1. Letters to the Editor

Wednesday's letters: A vital asset for Alzheimer's researchers

Published Mar. 22, 2017

Alzheimer's research

Vital asset to Florida researchers

The Florida Translational Research Program has been invaluable to my Alzheimer's disease research at the University of South Florida. The program affords scientists at Florida universities and nonprofit institutes access to state-of-the-art drug technologies from the Sanford Burnham Prebys Medical Discovery Institute. This drug discovery center has been self-sustaining, and with continued FTRP funding will continue to be a valuable asset to Florida's biomedical research enterprise.

Research in my lab demonstrated that fractalkine, a protein that maintains normal neuron function in the brain, is lost in Alzheimer's patients. Through the FTRP, we were able to identify specific compounds that mimic fractalkine. These are the first and only compounds known to have this effect. My lab is studying these compounds to determine if they have the same beneficial effects in the brain as fractalkine itself. If successful, these experiments will open up new avenues for treating Alzheimer's disease, and the compounds may become the desperately needed medicines to treat this devastating disease.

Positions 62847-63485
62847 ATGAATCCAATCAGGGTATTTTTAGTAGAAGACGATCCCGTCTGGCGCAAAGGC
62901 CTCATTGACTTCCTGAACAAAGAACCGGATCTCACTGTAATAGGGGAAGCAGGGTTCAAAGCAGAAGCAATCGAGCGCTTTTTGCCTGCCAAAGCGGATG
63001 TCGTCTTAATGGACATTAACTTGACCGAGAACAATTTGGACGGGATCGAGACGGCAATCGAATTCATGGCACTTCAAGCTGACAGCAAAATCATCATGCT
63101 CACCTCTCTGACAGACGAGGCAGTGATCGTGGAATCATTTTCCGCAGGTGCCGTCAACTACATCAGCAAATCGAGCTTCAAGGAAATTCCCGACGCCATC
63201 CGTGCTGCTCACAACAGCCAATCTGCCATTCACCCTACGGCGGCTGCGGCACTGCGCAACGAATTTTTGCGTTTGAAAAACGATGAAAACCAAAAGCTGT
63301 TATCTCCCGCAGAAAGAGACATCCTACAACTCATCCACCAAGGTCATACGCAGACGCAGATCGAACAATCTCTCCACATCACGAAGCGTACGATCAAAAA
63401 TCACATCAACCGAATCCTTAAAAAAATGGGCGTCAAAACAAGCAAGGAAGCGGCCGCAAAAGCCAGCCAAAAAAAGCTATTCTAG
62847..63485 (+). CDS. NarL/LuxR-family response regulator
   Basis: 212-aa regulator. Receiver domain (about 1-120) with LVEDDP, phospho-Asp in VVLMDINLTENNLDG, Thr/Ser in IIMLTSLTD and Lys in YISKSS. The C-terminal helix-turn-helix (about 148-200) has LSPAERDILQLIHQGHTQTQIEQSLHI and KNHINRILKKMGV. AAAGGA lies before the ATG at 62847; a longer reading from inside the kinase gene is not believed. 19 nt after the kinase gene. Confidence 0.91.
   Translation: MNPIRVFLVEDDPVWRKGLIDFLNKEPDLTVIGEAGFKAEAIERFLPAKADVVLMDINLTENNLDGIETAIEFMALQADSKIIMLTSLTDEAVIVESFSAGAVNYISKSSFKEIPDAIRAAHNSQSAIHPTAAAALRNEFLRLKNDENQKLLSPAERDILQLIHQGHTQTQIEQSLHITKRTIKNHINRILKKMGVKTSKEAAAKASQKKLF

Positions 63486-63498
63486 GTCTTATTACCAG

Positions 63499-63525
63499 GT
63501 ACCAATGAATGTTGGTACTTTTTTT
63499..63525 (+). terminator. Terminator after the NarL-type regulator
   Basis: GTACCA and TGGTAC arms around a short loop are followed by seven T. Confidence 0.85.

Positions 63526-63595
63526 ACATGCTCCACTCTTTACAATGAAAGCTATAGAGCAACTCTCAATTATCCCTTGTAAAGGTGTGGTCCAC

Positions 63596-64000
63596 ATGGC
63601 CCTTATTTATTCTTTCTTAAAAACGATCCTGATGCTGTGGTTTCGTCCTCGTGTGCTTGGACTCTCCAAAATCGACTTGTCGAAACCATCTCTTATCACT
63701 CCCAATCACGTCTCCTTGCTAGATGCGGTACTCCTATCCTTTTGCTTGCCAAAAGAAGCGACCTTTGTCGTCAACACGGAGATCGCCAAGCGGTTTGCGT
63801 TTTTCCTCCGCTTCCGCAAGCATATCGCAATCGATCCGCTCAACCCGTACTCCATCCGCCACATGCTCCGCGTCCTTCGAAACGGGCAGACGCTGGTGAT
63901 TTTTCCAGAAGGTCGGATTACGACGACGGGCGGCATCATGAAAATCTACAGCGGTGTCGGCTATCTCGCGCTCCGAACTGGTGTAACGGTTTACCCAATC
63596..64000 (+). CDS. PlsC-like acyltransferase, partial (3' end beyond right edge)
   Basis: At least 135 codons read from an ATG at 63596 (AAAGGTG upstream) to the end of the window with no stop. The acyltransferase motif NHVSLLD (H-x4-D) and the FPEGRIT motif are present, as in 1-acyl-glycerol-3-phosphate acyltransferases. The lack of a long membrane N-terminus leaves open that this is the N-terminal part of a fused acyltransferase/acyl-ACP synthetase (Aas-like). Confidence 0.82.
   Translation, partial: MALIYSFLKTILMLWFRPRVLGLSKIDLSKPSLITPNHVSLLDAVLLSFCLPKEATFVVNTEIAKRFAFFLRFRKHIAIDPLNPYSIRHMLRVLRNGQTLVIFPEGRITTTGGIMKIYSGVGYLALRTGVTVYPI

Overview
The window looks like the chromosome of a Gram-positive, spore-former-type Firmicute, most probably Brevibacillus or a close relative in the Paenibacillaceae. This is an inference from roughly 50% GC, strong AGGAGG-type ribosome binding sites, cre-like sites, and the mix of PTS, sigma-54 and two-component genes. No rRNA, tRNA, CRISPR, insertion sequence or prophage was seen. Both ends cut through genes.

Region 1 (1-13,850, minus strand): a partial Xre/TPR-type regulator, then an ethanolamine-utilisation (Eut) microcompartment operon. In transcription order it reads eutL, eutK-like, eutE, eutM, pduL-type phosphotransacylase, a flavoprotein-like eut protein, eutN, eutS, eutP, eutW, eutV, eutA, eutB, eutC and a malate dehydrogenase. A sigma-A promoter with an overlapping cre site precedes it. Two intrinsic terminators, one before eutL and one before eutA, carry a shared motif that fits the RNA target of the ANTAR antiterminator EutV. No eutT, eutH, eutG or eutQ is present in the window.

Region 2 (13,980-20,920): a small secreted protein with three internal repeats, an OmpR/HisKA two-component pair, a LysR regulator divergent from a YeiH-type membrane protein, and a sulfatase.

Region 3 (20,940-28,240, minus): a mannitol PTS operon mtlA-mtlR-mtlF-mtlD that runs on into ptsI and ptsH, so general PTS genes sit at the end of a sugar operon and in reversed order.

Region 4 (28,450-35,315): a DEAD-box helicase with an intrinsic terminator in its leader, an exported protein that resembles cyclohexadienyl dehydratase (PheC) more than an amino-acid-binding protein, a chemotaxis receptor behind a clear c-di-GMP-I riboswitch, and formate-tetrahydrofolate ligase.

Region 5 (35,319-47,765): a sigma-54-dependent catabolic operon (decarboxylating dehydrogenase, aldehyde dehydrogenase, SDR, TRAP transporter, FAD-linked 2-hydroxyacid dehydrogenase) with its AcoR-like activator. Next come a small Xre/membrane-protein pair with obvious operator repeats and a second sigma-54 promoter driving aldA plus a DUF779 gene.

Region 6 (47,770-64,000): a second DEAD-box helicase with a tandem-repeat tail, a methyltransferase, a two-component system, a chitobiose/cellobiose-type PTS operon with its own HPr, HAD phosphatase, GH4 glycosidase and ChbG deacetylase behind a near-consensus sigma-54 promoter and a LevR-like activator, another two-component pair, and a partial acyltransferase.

This early-stage research is considered high-risk and therefore is unlikely to attract investment from pharmaceutical companies. I am positive that without the FTRP this potential new therapy would have not been revealed. Now we have the data to attract additional investment to develop these compounds as potential medicines.

This legislative session, we urge Florida legislators to continue to fund the FTRP. Without it, Florida wouldn't be home to the important work that is supported by the program.

Kevin Nash, University of South Florida, Tampa

Assignment of benefits

Abuse drives up insurance

A state law intended to give homeowners recourse in disputes with their insurers is instead being used by some repair vendors and their lawyers to generate a windfall.